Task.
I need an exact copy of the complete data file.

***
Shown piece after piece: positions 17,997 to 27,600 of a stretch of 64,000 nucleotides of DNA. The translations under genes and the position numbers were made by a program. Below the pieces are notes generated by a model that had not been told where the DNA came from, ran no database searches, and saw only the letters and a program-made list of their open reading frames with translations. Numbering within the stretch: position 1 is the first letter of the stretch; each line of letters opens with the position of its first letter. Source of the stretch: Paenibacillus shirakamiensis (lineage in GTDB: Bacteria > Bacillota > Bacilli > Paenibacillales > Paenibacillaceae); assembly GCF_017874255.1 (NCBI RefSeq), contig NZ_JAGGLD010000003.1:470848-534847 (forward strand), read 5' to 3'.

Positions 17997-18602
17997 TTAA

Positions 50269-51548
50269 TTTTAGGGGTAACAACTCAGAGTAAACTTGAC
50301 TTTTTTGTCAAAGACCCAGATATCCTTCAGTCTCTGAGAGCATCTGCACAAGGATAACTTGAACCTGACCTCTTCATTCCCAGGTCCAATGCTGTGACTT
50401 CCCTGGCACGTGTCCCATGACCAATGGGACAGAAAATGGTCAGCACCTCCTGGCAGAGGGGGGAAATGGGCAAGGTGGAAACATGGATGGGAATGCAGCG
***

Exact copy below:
Shown piece after piece: positions 17,997 to 27,600 of a stretch of 64,000 nucleotides of DNA. The translations under genes and the position numbers were made by a program. Below the pieces are notes generated by a model that had not been told where the DNA came from, ran no database searches, and saw only the letters and a program-made list of their open reading frames with translations. Numbering within the stretch: position 1 is the first letter of the stretch; each line of letters opens with the position of its first letter. Source of the stretch: Paenibacillus shirakamiensis (lineage in GTDB: Bacteria > Bacillota > Bacilli > Paenibacillales > Paenibacillaceae); assembly GCF_017874255.1 (NCBI RefSeq), contig NZ_JAGGLD010000003.1:470848-534847 (forward strand), read 5' to 3'.

Positions 17997-18602
17997 TTAA

Positions 50269-51548
50269 TTTTAGGGGTAACAACTCAGAGTAAACTTGAC
50301 TTTTTTGTCAAAGACCCAGATATCCTTCAGTCTCTGAGAGCATCTGCACAAGGATAACTTGAACCTGACCTCTTCATTCCCAGGTCCAATGCTGTGACTT
50401 CCCTGGCACGTGTCCCATGACCAATGGGACAGAAAATGGTCAGCACCTCCTGGCAGAGGGGGGAAATGGGCAAGGTGGAAACATGGATGGGAATGCAGCG